- Let’s combine what we learned in points 4 and 5 above. You win your wrongful termination case if the employer “probably” had “at least one” illegal reason or motive. That’s how it works. It’s not beyond a reasonable doubt, or beyond a reasonable anything. It’s whether our case is probably right – that the boss had at least one illegal reason in mind when terminating you. And there are lots of ways we prove that. This may help you appreciate why, as trial lawyers, we don’t need to rely on other employees to come forward.
Keep in mind that it isn’t just a wrongful termination that you can pursue. The law gives you rights against illegal motives in virtually all other employment decisions. This includes promotions, demotions, pay increases or cuts, the denial of medical or disability leave, unfair discipline, transfers, hostile work environments, suspensions, work assignments, training, layoffs, reductions in hours, unpaid wages and overtime, bad references and many others.
Call Us For a Free Consultation at (800) 663-7999
Questions? Our consultations are always free. We’ve successfully represented employees across Florida and Georgia for more than thirty years. We specialize in employee rights, never represent an employer, and never take any other kinds of cases. Beware law firms that handle all kinds of cases. Lawyers are not required to have expertise in an area before advertising for any kind of case. So a lawyer who does personal injury today, dog bites tomorrow, hurricane cases the next and sometimes an employment case can do terrible damage to your case and to your career. We’re contacted from time to time by someone who hired a one-size-fits-all law firm that failed to file all the right claims, that missed deadlines, that agreed to settle for low amounts because they applied their experience from a personal injury case or some other field. It’s a dangerous game for those lawyers to play, and they’re playing with your right and career.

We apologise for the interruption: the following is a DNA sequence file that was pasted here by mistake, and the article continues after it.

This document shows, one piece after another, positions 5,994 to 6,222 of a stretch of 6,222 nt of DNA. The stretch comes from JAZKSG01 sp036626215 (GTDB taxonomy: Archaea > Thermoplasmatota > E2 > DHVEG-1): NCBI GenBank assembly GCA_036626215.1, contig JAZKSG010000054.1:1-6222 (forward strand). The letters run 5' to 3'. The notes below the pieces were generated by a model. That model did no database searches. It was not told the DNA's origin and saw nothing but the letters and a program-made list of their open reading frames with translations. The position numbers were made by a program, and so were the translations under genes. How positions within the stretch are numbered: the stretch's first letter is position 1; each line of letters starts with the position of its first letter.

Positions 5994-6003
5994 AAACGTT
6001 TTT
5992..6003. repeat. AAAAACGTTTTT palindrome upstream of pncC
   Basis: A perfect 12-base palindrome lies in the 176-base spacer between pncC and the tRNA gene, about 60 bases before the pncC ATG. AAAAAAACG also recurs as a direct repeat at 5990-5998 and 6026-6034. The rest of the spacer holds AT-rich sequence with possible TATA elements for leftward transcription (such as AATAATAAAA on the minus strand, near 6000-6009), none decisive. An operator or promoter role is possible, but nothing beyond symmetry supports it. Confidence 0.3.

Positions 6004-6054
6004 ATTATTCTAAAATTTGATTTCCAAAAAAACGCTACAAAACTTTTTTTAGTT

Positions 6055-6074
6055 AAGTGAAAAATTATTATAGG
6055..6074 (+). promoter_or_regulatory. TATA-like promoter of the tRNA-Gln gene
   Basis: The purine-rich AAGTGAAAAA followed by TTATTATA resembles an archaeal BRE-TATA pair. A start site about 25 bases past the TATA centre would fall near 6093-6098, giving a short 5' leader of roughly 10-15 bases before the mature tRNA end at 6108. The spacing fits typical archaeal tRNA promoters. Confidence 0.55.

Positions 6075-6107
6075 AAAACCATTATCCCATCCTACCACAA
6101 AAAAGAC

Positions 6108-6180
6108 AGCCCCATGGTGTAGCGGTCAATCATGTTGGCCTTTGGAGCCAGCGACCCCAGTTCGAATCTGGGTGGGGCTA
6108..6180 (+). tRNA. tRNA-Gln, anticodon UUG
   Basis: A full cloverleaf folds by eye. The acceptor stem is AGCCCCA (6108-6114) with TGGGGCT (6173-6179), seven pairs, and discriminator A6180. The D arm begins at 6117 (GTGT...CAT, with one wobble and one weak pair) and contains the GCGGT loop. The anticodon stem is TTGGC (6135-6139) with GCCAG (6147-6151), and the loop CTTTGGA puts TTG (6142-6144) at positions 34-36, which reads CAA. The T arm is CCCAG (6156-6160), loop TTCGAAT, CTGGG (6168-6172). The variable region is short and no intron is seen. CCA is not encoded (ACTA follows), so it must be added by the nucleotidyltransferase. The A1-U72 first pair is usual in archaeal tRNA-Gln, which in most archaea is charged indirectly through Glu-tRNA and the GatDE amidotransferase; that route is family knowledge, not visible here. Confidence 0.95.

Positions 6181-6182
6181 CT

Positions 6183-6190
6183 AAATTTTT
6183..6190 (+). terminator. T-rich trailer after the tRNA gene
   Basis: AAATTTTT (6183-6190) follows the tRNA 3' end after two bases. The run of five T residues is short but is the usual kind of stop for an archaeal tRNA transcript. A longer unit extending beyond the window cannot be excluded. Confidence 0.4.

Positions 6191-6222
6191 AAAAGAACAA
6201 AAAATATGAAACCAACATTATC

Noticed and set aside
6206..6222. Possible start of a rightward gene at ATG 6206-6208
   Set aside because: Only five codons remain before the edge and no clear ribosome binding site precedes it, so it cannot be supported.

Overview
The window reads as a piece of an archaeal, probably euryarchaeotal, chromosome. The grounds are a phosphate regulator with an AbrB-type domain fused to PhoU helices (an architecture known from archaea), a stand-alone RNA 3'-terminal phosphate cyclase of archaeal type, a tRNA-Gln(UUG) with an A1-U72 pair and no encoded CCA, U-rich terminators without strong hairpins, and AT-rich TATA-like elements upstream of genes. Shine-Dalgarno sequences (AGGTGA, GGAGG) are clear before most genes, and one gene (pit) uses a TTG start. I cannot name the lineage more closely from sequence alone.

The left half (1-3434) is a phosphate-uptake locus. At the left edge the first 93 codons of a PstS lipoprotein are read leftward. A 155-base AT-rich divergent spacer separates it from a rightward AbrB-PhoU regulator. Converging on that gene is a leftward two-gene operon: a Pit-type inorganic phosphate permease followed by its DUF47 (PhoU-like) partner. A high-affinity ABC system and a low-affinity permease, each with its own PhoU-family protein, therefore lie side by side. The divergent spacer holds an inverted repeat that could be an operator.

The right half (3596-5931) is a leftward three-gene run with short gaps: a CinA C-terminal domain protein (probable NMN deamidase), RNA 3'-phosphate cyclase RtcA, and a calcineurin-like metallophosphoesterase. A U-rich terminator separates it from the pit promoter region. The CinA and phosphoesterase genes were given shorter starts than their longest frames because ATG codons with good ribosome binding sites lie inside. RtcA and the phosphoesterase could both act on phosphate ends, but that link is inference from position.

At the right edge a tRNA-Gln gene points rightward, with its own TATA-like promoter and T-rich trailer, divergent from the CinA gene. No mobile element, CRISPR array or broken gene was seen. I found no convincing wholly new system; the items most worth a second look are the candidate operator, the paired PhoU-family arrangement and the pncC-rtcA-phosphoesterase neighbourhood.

Stick with the specialists whose work is dedicated to employee rights.